No matter how you slice it, his ending was totally half-baked. The most obvious read is that they just needed some way to end his character's involvement in the MCU so they contrived something as to not infringe on Tony's death. But, as the origin of this entire conversation, I thought the queer reading of his storyline was also fairly plausible.


Nothing changes in the original timeline; the past will always remain the same. They quickly explained this with the "back to the future is BS" line as well as the conversation with The Ancient One. Essentially Timeline A is the main timeline and any time he goes back in time to change something, it doesn't change the past of Timeline A but creates an alternate reality in a Timeline B, C, D, etc.

And Cap/Steve is in ice from 1945 - 2011 so he's not doing anything during that time. That's the whole reason Peggy moves on, she thinks he's dead.

Regarding Bucky, the story doesn't always need to spell things out. Some things are better left for the viewer to figure out on their own; these are the types of things that 1. make re-watches better and 2. trust the audience that they don't need their hand held for everything.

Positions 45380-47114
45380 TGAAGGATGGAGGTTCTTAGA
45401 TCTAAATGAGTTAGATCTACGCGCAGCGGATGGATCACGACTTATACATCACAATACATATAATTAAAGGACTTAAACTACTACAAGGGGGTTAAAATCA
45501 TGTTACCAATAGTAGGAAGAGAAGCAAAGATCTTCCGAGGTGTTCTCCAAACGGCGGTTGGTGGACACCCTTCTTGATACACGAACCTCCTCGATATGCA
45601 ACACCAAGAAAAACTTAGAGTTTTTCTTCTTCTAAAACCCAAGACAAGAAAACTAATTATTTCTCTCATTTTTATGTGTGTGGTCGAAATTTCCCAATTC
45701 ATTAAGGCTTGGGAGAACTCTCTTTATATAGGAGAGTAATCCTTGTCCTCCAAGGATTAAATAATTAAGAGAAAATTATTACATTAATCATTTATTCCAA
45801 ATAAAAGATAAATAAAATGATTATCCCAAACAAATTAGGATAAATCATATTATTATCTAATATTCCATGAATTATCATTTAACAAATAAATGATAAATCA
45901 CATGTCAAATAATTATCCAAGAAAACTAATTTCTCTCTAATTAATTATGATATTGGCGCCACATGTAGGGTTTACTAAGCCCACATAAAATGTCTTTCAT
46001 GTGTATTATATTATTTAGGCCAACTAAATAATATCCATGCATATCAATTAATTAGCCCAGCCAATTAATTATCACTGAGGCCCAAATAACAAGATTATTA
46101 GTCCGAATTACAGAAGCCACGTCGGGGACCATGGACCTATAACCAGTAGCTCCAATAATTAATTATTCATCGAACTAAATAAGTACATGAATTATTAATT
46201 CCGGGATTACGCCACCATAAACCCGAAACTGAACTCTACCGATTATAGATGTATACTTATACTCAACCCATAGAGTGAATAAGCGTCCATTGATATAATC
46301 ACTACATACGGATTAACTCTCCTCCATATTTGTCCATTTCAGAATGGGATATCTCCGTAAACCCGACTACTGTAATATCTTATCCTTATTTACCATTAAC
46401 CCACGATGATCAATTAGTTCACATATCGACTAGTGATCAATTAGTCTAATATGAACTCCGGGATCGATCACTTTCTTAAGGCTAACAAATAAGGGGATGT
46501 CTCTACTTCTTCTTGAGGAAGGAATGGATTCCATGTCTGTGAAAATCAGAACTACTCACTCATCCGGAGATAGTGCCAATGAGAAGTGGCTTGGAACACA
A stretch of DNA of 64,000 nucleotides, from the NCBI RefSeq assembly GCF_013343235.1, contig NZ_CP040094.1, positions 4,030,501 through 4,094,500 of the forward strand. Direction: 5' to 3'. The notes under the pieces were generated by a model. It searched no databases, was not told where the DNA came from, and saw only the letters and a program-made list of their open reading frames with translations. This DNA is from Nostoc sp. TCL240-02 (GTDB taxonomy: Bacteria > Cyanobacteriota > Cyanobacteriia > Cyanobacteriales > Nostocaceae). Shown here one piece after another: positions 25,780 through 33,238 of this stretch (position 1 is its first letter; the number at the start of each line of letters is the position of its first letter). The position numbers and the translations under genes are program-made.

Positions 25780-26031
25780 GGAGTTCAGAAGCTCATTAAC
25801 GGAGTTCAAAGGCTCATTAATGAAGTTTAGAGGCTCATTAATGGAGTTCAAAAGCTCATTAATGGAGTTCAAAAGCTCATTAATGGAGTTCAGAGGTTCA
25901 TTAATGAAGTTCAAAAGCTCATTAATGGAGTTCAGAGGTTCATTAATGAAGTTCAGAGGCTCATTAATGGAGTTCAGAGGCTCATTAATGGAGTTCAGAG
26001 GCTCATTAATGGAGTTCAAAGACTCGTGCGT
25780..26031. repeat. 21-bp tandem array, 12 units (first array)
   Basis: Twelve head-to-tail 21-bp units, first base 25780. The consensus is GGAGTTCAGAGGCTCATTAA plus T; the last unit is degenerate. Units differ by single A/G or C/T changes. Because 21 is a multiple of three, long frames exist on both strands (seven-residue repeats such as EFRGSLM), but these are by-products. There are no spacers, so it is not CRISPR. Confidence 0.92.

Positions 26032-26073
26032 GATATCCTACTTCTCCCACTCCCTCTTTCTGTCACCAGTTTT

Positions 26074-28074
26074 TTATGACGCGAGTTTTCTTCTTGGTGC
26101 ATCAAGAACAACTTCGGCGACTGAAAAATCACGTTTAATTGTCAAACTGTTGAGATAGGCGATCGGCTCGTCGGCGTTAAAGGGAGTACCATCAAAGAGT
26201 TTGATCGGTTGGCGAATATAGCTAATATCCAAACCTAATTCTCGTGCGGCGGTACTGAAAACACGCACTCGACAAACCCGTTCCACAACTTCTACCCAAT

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tox
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PostPosted: Thu May 16, 2019 11:11 pm    Post subject:

Agree to disagree, neither explanation cuts it for me and I think we're just talking around each other at this point.
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PostPosted: Fri May 17, 2019 8:43 am    Post subject:

After reading the director's interviews, the time travel aspect in this movie actually makes more sense than in other films like Back to the Future, Terminator.

When you go back in time, what you change in the past does NOT affect your present. In Back to the Future, changing the past makes Marty go all transparent and disappear in the present. In Endgame, changing the past just creates an alternate branch separate from your main timeline.

When Steve from the main timeline goes back and gets with Peggy, he created an alternate branch separate from the main timeline he was in. When he traveled back to the present to give Sam his shield he actually had to jump back to the main timeline.